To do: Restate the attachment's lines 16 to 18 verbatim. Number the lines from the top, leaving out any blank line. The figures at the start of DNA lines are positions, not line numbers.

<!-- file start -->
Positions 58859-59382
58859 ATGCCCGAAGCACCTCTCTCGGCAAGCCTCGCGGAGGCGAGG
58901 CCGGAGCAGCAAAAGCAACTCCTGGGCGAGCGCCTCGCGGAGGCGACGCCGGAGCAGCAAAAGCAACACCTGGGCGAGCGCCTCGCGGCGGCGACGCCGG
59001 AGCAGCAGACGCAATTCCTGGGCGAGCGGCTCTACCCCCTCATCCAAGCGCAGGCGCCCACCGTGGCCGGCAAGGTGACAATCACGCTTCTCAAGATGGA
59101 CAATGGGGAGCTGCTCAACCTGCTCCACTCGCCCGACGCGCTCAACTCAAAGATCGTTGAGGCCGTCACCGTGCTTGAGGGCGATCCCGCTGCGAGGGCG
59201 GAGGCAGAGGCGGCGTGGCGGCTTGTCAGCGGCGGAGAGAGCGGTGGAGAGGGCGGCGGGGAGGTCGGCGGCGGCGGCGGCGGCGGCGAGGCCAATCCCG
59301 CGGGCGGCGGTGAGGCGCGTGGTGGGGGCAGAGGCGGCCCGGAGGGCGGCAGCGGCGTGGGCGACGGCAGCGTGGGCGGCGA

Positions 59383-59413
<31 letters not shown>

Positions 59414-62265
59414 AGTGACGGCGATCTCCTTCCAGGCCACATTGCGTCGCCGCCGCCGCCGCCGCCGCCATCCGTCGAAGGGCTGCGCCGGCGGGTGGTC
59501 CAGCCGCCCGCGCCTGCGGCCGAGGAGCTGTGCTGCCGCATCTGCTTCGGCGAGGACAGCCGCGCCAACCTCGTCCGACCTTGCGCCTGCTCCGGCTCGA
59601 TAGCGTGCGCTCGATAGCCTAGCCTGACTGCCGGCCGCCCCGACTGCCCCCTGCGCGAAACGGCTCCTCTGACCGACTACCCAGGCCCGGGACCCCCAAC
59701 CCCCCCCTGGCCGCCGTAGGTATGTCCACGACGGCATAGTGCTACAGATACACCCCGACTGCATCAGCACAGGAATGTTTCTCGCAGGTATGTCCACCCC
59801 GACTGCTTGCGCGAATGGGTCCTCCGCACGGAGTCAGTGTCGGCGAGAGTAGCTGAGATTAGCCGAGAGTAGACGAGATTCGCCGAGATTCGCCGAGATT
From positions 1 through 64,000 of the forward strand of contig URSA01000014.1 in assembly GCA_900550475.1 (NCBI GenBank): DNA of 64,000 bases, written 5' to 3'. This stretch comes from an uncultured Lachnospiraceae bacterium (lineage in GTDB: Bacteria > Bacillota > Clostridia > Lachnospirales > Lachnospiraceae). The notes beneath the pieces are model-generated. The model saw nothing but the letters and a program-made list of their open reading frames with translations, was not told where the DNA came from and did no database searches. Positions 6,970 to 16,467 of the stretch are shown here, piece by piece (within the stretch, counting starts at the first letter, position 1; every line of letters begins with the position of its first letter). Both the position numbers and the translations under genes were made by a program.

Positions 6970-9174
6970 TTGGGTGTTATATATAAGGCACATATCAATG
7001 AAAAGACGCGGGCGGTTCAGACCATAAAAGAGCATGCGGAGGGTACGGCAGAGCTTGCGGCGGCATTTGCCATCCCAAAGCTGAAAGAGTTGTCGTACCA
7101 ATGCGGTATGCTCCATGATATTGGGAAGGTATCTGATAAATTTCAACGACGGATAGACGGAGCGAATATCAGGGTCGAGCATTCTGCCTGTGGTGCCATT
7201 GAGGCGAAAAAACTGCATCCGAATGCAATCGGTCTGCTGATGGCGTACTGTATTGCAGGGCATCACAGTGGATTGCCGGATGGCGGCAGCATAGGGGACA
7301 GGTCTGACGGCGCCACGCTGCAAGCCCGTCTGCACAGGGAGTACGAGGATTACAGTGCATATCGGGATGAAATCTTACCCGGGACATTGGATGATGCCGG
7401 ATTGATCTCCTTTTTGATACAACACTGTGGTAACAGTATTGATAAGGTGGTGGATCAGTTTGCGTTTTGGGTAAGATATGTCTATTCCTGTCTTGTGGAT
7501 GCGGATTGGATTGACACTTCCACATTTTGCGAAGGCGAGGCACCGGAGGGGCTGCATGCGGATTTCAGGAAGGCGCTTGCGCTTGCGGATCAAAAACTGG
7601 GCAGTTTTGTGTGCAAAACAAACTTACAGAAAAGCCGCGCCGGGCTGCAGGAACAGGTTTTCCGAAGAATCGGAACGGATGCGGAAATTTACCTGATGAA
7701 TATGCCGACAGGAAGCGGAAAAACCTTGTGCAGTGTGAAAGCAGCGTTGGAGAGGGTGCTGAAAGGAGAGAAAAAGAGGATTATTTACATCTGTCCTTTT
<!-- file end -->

From positions 1 through 64,000 of the forward strand of contig URSA01000014.1 in assembly GCA_900550475.1 (NCBI GenBank): DNA of 64,000 bases, written 5' to 3'. This stretch comes from an uncultured Lachnospiraceae bacterium (lineage in GTDB: Bacteria > Bacillota > Clostridia > Lachnospirales > Lachnospiraceae). The notes beneath the pieces are model-generated. The model saw nothing but the letters and a program-made list of their open reading frames with translations, was not told where the DNA came from and did no database searches. Positions 6,970 to 16,467 of the stretch are shown here, piece by piece (within the stretch, counting starts at the first letter, position 1; every line of letters begins with the position of its first letter). Both the position numbers and the translations under genes were made by a program.

Positions 6970-9174
6970 TTGGGTGTTATATATAAGGCACATATCAATG